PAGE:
Re-imagining Climate Finance
The worldwide refugee crisis triggered by climate change has arrived far sooner than expected, and money will be needed to provide humanitarian aid in emerging nations with sizable susceptible populations.
The discomfort India experienced as a result of recent events in geopolitical space, including covid-19 crisis and the Ukraine war are testimonies of the overarching dependence India has on carbon-intensive energy. It is urging a more immediate conversion to renewable energy options.
Now more than ever, the necessity for developed countries to fulfil their climate financing pledges is becoming more and more important in the wake of COP26 and other findings. To make sure developing countries are on pace to fulfil their promises, this has become a crucial prerequisite. But it’s not as simple as that. Various nations dispute the definition of what “climate financing” actually is. This makes “climate finance” as the most loosely used terms when referring to initiatives that can catalyze decarbonization.
The terrible truth is that notwithstanding the promises made at Paris to the Fund and for climate finance more generally, the US$100 billion objective for mobilizing public and private money by 2020 has not yet been met. To add on to misery, According to data gathered by Oxfam and OECD, nearly 70 percent of all climate finance between 2016 and 2018 went to middle-income countries. The least developed countries (LDCs) group received 14 percent of the total funding and small island developing states (SIDS) received 2 percent.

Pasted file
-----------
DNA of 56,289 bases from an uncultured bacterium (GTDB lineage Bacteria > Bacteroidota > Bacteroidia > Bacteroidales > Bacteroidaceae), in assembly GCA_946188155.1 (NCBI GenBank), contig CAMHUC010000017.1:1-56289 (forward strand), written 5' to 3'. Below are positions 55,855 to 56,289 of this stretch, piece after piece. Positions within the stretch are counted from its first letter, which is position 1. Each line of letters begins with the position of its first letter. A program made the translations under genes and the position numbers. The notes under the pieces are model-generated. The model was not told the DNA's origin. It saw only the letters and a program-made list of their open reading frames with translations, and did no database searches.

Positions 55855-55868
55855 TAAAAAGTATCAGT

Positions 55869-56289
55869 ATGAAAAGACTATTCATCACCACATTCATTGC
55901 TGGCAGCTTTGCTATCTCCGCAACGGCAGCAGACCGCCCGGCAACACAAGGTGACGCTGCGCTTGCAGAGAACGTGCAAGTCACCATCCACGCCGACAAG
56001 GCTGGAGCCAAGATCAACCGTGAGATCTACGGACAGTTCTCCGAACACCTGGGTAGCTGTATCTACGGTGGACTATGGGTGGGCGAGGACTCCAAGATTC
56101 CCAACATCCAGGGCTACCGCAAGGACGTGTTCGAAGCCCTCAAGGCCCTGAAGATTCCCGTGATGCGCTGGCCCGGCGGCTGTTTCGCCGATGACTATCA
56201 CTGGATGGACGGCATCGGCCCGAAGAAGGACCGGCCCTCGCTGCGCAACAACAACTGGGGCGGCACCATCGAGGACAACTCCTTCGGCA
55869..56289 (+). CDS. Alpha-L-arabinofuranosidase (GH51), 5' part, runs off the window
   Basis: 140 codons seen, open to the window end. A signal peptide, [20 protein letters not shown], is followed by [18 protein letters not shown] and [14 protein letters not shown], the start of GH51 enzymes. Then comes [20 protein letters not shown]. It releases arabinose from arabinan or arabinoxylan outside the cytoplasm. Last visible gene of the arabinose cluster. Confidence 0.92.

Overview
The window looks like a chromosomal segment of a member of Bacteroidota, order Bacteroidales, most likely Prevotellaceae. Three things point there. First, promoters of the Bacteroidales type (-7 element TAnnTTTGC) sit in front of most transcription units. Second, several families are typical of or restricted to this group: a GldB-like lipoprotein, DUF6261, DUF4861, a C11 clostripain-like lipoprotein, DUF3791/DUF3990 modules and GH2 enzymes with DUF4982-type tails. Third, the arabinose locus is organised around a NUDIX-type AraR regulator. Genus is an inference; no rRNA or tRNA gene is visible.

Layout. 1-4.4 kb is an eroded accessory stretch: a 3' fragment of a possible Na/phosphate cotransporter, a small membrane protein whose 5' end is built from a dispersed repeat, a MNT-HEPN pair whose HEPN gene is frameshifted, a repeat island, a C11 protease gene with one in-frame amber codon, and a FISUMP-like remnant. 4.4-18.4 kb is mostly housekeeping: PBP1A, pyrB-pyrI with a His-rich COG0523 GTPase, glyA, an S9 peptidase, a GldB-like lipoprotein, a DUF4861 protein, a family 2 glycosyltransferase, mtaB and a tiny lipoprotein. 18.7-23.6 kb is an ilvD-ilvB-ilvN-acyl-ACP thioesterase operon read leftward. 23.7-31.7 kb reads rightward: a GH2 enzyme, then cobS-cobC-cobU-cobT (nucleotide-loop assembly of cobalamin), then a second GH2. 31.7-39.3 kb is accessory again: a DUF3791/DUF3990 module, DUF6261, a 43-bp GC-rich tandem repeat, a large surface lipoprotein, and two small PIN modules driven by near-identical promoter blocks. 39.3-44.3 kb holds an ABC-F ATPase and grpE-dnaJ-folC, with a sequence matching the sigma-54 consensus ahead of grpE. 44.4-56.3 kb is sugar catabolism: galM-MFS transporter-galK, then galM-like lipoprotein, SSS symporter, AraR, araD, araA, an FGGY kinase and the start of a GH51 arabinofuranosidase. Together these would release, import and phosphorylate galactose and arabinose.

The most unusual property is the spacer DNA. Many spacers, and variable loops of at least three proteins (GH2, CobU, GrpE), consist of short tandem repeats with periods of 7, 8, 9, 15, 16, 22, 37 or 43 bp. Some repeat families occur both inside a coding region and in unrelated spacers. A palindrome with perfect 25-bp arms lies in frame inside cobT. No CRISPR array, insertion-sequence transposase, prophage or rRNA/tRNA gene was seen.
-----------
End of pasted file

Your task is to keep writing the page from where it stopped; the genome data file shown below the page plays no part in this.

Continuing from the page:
In actuality, the understanding of climate funding is more procedural than substantive, and it is now up to India to carry the torch in inspiring a community to rethink and define climate finance. For which India must-
- Build financial resilience
- Use monetary policy to incentivize green investments
- Explore bilateral over multilateral channels
- Incentivize effective private sector
- Institutionalize climate finance domestically
It is a call to India to re-imagine not only the idea of climate finance but also the mechanisms of raising funds and the channels for disbursing them. The aim should be to ensure that India builds financial resilience to serve its development needs, enabling the country to be a frontrunner in global efforts to decarbonize.
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